enlistment period of 12 years.
An Engine Room Artificer (ERA) was a fitter, turner or boilermaker in the early days of steam-powered warships. Usually working under an Engineer Officer, they were able to read and write, competent in the workings of engines and boilers, and trained in the maintenance and operation and uses of all parts of marine engines. ERAs were the senior maintainers and operators of all warship mechanical plant.
We see that he is 5 ft. 6 1/2 inches, a chest of 31
inches, with red hair and grey eyes and of fresh
complexion. Interestingly no weight is recorded on this
form -- at that time virtually all people were trim and
he would probably have weighed about 120 lbs. The form
records his birth date and birth location and indicates
he has been at school -- his training at HMS Fisgard. To
be accepted into the program at HMS Fisgard would
indicate an above average mind and aptitude for
The form then goes on to list his various assignments
to shore establishments and ships over the succeeding 12
years of his first enlistment. These are summarized in
the following table with comments, where possible, on
||8 Aug.11 -
31 July 15
|Shore training establishment, where
he was trained as an engine room artificer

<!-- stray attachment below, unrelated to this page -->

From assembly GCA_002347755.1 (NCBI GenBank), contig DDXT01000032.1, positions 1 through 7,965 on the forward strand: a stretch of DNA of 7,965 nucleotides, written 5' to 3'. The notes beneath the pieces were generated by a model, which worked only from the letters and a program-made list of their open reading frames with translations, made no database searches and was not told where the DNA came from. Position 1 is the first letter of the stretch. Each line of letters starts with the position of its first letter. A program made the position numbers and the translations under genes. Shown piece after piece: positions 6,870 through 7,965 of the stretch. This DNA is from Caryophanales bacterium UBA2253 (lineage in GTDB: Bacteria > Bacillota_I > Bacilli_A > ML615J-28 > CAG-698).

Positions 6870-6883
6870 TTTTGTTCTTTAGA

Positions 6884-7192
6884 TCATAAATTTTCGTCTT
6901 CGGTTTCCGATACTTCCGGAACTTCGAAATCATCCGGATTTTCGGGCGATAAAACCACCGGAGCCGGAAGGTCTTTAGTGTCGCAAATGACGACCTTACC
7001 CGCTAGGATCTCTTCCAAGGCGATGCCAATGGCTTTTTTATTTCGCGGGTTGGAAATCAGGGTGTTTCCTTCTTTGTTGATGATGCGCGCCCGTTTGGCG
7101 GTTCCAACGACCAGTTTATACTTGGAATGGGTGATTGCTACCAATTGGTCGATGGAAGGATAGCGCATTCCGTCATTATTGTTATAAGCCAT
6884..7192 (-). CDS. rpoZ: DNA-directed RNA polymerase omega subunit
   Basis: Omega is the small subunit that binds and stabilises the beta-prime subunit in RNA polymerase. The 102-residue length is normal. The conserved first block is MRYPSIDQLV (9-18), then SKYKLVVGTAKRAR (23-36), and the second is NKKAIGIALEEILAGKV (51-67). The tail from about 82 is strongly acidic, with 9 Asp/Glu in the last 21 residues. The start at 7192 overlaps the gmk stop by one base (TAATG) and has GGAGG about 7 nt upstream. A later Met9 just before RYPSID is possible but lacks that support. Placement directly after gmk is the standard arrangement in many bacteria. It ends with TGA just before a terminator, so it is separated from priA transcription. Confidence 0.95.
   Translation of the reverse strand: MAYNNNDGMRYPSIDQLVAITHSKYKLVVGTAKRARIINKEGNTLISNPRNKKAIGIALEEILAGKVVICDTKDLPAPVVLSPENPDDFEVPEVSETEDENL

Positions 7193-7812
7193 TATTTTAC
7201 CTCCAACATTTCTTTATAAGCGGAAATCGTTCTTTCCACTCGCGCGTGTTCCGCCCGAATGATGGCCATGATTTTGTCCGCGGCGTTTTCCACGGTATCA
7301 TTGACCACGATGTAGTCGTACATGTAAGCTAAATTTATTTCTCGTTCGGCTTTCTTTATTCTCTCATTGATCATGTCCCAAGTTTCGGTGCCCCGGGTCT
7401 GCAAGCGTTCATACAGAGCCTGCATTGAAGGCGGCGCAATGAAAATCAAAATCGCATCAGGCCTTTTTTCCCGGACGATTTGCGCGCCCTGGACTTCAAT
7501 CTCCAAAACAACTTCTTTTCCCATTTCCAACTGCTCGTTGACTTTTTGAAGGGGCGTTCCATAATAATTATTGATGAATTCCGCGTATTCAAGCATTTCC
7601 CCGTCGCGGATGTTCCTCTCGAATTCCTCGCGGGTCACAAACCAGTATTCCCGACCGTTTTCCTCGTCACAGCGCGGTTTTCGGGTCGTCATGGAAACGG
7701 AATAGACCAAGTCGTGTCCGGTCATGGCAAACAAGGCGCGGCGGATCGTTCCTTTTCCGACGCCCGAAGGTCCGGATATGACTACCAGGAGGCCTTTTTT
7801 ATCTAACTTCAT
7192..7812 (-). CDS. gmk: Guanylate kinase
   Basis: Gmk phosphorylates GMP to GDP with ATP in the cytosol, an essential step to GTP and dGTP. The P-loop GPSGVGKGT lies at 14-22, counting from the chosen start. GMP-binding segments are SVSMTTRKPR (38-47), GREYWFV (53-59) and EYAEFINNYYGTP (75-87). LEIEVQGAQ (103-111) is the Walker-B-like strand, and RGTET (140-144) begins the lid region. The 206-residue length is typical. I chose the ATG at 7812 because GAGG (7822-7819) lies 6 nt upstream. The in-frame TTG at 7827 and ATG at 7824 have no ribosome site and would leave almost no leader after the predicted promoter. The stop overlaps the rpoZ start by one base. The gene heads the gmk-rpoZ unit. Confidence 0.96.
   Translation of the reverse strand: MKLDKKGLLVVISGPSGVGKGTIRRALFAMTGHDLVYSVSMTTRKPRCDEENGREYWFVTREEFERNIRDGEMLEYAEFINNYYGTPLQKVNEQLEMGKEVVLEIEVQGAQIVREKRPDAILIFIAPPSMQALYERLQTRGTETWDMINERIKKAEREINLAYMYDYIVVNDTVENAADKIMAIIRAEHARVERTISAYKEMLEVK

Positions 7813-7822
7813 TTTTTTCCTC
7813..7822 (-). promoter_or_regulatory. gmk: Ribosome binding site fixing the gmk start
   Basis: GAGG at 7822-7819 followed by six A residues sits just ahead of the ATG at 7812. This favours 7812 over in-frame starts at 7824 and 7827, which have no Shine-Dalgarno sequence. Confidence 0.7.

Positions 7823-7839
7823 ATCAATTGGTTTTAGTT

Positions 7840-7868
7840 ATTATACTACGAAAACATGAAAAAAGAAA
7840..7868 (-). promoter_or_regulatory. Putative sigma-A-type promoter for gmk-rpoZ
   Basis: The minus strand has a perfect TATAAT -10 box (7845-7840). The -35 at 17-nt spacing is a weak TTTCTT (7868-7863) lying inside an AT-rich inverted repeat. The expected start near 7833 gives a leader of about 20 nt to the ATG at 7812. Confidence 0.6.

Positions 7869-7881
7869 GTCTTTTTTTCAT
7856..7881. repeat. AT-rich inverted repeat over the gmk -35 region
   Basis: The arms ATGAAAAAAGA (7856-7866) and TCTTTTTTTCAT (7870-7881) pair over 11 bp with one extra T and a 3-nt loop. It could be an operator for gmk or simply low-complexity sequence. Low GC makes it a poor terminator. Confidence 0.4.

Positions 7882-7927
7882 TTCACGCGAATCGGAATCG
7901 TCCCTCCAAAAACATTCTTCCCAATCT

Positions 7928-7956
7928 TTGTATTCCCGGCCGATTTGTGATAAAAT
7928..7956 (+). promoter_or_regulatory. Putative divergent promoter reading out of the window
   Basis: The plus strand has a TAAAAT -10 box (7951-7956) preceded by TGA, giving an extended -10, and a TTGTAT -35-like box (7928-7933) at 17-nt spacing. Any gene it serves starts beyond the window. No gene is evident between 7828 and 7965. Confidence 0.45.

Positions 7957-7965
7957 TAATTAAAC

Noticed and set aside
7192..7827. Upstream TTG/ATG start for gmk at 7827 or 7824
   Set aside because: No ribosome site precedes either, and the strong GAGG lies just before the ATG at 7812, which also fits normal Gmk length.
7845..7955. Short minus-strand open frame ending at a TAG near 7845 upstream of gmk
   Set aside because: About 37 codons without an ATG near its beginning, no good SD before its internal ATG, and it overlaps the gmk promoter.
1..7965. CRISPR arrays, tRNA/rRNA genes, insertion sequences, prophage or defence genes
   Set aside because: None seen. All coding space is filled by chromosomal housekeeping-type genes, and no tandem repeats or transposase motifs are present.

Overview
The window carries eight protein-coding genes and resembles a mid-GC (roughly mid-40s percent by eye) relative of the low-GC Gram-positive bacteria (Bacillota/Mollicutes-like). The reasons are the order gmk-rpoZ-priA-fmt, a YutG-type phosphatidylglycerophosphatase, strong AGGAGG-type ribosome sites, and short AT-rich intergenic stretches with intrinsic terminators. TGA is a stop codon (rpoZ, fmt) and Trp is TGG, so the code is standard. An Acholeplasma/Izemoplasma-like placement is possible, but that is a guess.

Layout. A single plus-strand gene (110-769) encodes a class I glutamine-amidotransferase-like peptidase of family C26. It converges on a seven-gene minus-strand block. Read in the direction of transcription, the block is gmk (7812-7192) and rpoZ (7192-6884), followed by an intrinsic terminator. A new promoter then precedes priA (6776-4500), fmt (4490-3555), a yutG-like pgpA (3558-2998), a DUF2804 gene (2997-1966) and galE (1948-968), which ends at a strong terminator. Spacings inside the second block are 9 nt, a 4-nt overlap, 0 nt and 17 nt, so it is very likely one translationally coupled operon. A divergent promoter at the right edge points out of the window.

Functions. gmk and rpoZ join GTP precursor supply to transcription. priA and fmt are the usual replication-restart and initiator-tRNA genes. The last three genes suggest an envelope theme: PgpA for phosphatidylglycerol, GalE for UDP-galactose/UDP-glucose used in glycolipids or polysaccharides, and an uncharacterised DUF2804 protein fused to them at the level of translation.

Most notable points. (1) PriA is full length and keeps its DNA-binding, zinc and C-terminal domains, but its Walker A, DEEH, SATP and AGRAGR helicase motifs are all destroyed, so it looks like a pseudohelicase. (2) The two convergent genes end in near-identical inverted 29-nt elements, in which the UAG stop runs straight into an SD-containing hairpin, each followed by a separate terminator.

(E.R.A.) He was training in Portsmouth at this
||1 Aug. 15 -
26 Aug. 15
| A shore establishment often
used for pay purposes. He may have been granted
leave for this period as he had just finished his
training program as an E.R.A.
|Zealandia||26 August 1915
2 Nov 1916
was a pre-Dreadnaught class of battleship that was
initially attached to the third battle squadron of
the home fleet. On 6 Nov 1915 she was detached
from the squadron to take up service with the
Mediterranean fleet where she remained until
February 1916 when she returned to the home fleet.
||3 Nov. 16
5 Dec. 16
|A shore establishment often used for pay purposes. He most likely was granted leave for this period.|
|Zealandia||6 Dec. 16 -
9 Feb. 17
|Zealandia was in home waters as part of the third battle squadron. He is promoted to acting E.R.A. 4th class during this time.|
|Victory II||10 Feb. 17
8 Aug. 17
|Part of this time might have been
leave but most of it seems to have been a shore
assignment, perhaps training, as he is promoted to
full E.R.A. 4th class during this time.
||9 Aug. 17
31 Mar. 19
|Amphitrite was a minelayer.
She collided with the destroyer Nessus which sank
8 September 1918. Towards the end of this period
Herbert married May Elizabeth Beatrice Bryant on
||1 Apr. 19
3 Dec. 19
|This was a shore training
establishment and Herbert was promoted to E.R.A.
3rd class at this time.
||4 Dec. 19
24 Feb. 19 1920
was a cruiser buily during WWI.
|probably a period of leave